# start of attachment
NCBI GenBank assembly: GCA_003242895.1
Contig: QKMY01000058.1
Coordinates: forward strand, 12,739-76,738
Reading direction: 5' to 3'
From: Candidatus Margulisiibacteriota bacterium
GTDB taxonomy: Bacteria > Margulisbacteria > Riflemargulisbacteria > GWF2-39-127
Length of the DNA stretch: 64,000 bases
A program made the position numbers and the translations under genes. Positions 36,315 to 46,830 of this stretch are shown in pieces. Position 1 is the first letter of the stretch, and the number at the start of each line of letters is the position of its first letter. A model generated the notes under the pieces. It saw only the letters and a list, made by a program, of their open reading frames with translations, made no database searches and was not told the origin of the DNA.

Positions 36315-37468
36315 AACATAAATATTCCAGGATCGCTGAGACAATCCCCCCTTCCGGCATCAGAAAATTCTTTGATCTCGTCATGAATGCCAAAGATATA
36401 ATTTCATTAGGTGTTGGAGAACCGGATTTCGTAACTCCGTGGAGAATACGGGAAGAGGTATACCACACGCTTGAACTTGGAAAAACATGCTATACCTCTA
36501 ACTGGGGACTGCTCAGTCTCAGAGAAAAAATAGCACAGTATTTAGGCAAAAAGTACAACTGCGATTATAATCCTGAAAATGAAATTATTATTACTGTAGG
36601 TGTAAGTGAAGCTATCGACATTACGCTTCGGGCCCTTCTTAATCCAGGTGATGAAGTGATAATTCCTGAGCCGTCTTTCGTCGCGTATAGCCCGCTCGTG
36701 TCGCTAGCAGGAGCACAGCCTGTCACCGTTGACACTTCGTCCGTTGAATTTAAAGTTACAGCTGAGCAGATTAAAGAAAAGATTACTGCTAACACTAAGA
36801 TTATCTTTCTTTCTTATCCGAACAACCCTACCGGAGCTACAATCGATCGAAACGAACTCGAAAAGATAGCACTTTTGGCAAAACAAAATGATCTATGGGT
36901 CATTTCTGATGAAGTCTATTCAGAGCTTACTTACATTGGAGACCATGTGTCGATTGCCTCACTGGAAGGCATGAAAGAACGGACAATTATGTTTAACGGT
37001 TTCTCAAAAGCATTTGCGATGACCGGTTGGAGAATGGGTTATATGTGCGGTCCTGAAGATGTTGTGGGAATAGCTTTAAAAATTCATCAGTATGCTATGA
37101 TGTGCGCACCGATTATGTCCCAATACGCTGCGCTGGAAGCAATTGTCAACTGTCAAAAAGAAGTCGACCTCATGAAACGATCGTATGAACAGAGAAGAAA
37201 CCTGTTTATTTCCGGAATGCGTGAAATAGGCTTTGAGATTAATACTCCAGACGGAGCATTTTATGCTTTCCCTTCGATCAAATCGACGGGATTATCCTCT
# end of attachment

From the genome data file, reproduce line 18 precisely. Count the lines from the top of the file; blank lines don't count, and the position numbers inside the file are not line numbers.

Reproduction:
37101 TGTGCGCACCGATTATGTCCCAATACGCTGCGCTGGAAGCAATTGTCAACTGTCAAAAAGAAGTCGACCTCATGAAACGATCGTATGAACAGAGAAGAAA